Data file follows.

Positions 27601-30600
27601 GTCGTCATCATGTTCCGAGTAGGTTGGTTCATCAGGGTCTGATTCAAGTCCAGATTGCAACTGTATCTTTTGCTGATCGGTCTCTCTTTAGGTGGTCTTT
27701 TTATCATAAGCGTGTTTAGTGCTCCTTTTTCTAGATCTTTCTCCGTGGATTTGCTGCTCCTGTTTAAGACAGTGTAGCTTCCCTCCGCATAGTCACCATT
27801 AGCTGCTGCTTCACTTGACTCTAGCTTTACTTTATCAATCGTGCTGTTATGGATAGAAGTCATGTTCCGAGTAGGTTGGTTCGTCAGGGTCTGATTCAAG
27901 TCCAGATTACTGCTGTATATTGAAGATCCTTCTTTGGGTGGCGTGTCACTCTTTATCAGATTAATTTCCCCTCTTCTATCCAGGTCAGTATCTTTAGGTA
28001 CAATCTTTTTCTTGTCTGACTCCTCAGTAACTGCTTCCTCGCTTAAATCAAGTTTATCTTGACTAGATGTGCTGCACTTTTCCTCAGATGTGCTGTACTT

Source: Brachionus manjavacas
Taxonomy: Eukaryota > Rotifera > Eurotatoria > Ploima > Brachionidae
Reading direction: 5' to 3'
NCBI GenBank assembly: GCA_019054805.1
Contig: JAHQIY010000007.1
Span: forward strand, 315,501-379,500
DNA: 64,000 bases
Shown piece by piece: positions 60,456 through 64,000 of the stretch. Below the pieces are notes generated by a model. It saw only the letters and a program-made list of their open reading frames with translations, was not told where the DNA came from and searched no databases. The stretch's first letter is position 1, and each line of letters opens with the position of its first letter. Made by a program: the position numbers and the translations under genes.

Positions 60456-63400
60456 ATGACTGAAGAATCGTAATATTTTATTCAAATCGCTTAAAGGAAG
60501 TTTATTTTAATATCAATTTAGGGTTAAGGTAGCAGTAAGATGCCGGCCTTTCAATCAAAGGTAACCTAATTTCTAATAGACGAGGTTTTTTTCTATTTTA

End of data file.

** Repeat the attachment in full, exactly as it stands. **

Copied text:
Positions 27601-30600
27601 GTCGTCATCATGTTCCGAGTAGGTTGGTTCATCAGGGTCTGATTCAAGTCCAGATTGCAACTGTATCTTTTGCTGATCGGTCTCTCTTTAGGTGGTCTTT
27701 TTATCATAAGCGTGTTTAGTGCTCCTTTTTCTAGATCTTTCTCCGTGGATTTGCTGCTCCTGTTTAAGACAGTGTAGCTTCCCTCCGCATAGTCACCATT
27801 AGCTGCTGCTTCACTTGACTCTAGCTTTACTTTATCAATCGTGCTGTTATGGATAGAAGTCATGTTCCGAGTAGGTTGGTTCGTCAGGGTCTGATTCAAG
27901 TCCAGATTACTGCTGTATATTGAAGATCCTTCTTTGGGTGGCGTGTCACTCTTTATCAGATTAATTTCCCCTCTTCTATCCAGGTCAGTATCTTTAGGTA
28001 CAATCTTTTTCTTGTCTGACTCCTCAGTAACTGCTTCCTCGCTTAAATCAAGTTTATCTTGACTAGATGTGCTGCACTTTTCCTCAGATGTGCTGTACTT

Source: Brachionus manjavacas
Taxonomy: Eukaryota > Rotifera > Eurotatoria > Ploima > Brachionidae
Reading direction: 5' to 3'
NCBI GenBank assembly: GCA_019054805.1
Contig: JAHQIY010000007.1
Span: forward strand, 315,501-379,500
DNA: 64,000 bases
Shown piece by piece: positions 60,456 through 64,000 of the stretch. Below the pieces are notes generated by a model. It saw only the letters and a program-made list of their open reading frames with translations, was not told where the DNA came from and searched no databases. The stretch's first letter is position 1, and each line of letters opens with the position of its first letter. Made by a program: the position numbers and the translations under genes.

Positions 60456-63400
60456 ATGACTGAAGAATCGTAATATTTTATTCAAATCGCTTAAAGGAAG
60501 TTTATTTTAATATCAATTTAGGGTTAAGGTAGCAGTAAGATGCCGGCCTTTCAATCAAAGGTAACCTAATTTCTAATAGACGAGGTTTTTTTCTATTTTA